It’s the city where I believe all fairytale movies get their inspiration to design their romantic castles and set the scene for their magical backdrops. I have heard stories describing the city as a dark and dirty one, however Budapest has transformed itself into one of the most romantic, enchanting and historical places that I have luckily been given the opportunity to visit. This of course, could not have been done without the help of the EU, who has funded several initiatives to expedite the process, making Hungary’s capital city absolutely stunning from all angles.
Budapest is dubbed often as “The Pearl of the Danube”, “The Paris of the East” or even “The Gateway to Eastern Europe”. It is a metropolitan oasis with a culture influenced by the Celtic and Magyar tribes that had first settled in the Carpathian Basin, the Romans, the Turks and the Austrian-Hungarian Monarchy. These external influences characterize the city’s landscape through a collection of architectural styles from Roman ruins to Ottoman (Turkish) architecture to Renaissance, Baroque and Gothic/Neo-Gothic styles.
Budapest is disaggregated into two key distinct areas; Buda and Pest. The two towns, separated by the Danube river, and each with its own unique identity, were united in 1873 to become a single awe-inspiring city.
Located on the west bank of the Danube; it is classified as the more posh side of town, up on the hill and home to the world heritage site of the Buda castle quarter.
Located on the east bank of the Danube; with its trendy and bustling atmosphere, it is home to the world heritage site of the infamous millennium underground railway. This railway is the second oldest metro in the world and very chic with its shorter than average metro stops and classic old metro cars.
A great way to experience what Budapest has to offer is to first try out the ‘Hostel Culture’ free walking tour. On your free walking tour, you will hear about the history from local guides who will ensure you get a chance to visit all the main touristy attractions such as:
In Buda, the key sights on castle hill include the royal palace, fisherman’s bastion(neo-gothic construction with impressive views of the Danube and pest) and Matthias church (neo-gothic church with a colourful roof inspired by the ottomans). You can take the furnicular (small train) up the hill but I advise putting on your walking shoes and enjoying the scenic views that the more than do-able foot trail has to offer. kkk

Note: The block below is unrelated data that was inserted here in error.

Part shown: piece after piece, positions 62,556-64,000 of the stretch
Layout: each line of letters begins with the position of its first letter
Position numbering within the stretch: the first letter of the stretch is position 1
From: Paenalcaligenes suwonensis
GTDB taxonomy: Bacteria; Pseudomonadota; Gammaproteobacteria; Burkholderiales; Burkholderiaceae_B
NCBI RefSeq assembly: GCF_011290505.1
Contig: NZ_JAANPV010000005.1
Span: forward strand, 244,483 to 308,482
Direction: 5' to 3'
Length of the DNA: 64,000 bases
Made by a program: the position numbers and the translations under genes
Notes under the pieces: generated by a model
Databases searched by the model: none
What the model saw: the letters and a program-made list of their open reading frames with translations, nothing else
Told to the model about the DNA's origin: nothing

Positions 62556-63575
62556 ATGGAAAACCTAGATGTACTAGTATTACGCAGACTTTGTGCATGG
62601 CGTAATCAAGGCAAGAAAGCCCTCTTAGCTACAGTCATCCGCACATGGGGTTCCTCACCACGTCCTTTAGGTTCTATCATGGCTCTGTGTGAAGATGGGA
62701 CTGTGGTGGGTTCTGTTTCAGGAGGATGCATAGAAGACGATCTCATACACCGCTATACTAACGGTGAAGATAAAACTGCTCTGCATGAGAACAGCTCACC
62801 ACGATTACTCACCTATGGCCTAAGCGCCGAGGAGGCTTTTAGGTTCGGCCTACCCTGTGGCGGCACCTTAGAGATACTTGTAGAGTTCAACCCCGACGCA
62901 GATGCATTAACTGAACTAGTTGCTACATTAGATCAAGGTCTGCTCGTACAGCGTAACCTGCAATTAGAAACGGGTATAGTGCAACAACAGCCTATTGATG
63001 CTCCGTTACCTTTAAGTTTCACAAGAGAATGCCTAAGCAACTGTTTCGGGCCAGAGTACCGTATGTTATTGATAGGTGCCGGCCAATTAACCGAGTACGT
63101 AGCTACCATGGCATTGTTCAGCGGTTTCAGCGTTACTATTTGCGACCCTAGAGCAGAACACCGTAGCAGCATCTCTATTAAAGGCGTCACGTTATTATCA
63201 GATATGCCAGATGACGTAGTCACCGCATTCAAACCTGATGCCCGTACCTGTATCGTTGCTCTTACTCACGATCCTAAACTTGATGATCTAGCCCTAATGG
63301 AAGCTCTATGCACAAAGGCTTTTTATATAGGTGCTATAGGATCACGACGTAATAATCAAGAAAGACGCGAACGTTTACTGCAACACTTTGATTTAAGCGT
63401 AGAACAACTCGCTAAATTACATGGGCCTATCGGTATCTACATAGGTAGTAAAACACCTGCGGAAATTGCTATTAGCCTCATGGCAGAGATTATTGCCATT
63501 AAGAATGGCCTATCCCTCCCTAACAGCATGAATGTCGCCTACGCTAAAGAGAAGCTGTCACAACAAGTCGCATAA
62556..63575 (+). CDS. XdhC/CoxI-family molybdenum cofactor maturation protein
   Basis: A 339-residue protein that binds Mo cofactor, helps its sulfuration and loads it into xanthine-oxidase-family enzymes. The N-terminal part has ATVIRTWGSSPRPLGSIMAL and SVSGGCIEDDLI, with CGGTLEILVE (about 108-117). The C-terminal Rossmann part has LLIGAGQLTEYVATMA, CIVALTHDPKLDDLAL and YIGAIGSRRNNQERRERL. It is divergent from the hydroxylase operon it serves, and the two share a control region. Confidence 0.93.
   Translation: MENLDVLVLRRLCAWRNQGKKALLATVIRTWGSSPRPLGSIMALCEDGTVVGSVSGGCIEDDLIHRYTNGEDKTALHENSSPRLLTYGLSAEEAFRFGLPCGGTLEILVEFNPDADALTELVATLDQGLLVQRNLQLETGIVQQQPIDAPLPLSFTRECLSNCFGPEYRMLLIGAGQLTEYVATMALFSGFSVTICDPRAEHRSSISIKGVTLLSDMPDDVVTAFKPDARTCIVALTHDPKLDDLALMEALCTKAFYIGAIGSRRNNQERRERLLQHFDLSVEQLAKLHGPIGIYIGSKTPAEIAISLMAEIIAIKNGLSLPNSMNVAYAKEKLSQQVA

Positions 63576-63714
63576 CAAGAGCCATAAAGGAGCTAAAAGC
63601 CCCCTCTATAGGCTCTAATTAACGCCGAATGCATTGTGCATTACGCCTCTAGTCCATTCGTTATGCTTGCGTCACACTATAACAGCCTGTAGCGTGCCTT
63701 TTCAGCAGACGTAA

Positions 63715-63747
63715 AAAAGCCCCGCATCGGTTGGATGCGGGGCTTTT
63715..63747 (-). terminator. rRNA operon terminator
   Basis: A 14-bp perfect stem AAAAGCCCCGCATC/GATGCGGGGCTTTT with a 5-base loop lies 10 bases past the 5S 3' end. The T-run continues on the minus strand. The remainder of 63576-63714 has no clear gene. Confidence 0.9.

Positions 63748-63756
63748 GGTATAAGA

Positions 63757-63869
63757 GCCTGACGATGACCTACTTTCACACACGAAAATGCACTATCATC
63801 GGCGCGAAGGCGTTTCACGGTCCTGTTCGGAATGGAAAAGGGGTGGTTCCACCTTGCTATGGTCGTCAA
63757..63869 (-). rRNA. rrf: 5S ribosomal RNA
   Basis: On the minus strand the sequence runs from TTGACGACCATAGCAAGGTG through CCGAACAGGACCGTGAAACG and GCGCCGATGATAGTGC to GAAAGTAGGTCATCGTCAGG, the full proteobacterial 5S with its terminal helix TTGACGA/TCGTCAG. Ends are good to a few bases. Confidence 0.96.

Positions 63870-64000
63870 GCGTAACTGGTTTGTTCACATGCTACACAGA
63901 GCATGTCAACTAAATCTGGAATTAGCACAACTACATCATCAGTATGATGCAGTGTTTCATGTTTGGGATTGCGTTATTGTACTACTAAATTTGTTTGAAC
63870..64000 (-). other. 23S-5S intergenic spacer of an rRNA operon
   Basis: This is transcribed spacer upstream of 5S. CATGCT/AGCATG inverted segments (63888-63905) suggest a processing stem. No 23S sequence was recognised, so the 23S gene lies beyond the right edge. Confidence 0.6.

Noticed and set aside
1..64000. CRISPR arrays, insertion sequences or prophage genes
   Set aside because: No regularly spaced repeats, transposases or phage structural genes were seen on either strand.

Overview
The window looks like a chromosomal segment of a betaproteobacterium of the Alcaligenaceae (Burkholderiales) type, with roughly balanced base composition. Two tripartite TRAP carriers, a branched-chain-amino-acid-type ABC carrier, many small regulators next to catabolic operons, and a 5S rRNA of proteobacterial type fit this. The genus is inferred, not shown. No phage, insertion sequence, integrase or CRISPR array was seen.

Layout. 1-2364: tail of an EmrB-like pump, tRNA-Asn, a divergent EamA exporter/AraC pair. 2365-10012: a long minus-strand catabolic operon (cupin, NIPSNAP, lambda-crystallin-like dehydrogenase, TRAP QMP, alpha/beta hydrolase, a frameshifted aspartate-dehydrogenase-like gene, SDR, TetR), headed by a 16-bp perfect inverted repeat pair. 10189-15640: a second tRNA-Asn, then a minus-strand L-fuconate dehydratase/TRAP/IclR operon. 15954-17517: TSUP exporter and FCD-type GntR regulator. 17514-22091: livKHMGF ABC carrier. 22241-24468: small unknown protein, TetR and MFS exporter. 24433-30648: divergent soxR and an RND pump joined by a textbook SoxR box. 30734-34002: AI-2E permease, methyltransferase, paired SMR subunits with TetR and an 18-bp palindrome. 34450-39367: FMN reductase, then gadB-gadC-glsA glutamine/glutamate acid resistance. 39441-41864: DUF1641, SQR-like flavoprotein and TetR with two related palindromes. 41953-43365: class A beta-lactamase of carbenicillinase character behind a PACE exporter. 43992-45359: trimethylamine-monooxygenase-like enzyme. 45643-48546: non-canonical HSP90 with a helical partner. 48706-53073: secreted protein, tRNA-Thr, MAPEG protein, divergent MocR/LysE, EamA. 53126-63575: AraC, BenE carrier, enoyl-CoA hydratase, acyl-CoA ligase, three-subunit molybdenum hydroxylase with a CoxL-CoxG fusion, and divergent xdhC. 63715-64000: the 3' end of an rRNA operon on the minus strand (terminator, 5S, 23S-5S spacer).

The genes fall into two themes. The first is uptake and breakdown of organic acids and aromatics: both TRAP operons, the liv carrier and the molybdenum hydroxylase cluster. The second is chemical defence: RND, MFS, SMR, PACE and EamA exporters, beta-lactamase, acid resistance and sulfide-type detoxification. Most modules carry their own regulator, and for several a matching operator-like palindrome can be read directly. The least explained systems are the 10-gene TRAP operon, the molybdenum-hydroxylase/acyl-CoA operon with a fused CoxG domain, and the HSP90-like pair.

On the pest side, two top recommended sites are St. Stephen’s Basilica (neoclassical architecture which houses the mummified right hand of Hungary’s first king St Stephen) and the Parliament building (the most photographed building in Budapest with a remarkable interior). Take a stroll along the Danube in either the day or night; note that all the city’s key buildings are flooded with lights at night making this night stroll a memorable one.
The Turkish baths are my recommended “must do” in the city. These natural thermal baths are amongst the last vestige of Turkish culture in Budapest. Every local has their own favourite bath depending on the type of experience they are looking for and since I only had the chance to visit the Széchenyi Medicinal Spa baths – they are officially my favourite! The Széchenyi Spa was built in 1909 in City Park and is the largest spa in Europe. It is massive bath complex surrounded by beautiful baroque style architecture; it contains 3 outdoor pools including a large lap pool for all you pro-swimmers (hint hint not me!), 3 sauna rooms and around 15 indoor pools, all at different temperatures. The two outdoor pools are 30 Celsius and 38 Celsius; perfect temperatures for soaking your body in all day and night during the summer.
There is a 3100 HUF entrance fee (translates to 13 euros); this fee provides you with an electronic wristband (the key to your locker), which I advise you not to lose! Especially at their Saturday night summer party. The event is very well organized and you get back all the money you do not spend on drinks unless you have had a bit too much to drink and “mistakenly” forgot your electronic wristband and drinks card somewhere on the 67,000 square foot compound. By far one of my favourite nights during my recent eurotrip!
Key things to note:
Budapest is probably one of the most affordable European Union cities with its own currency, the forint (HUF), but make sure not to get your forints at the airport like we did. Big mistake as the exchange rate is not in your favour there. Wait until you reach into the city and check out a currency exchange kiosk to get the best rates.
Dishes you must try: Goulash (traditional soup), fois gras, steak tartare and beef carpaccio, especially at the Bock Bistro – local restaurant with an amazing selection of scrumptious dishes and a variety of traditional wines which are priced quite fair.
I unfortunately did not have the opportunity to explore the ruin pubs in pest so I am unable to provide you with my honest opinion. But from what I hear, these bars are located in the cellars of old abandoned buildings and factories that were deemed to be destroyed with an eclectic selection of rejected furniture, giving a retro vibe to the once dark and dingy cellars. They are known to be very popular hangout spot if you looking for a chill or wild night out on the town.
If there is a city that most people travelling Europe mistakenly overlook, it is Budapest. It is worth every Forint 🙂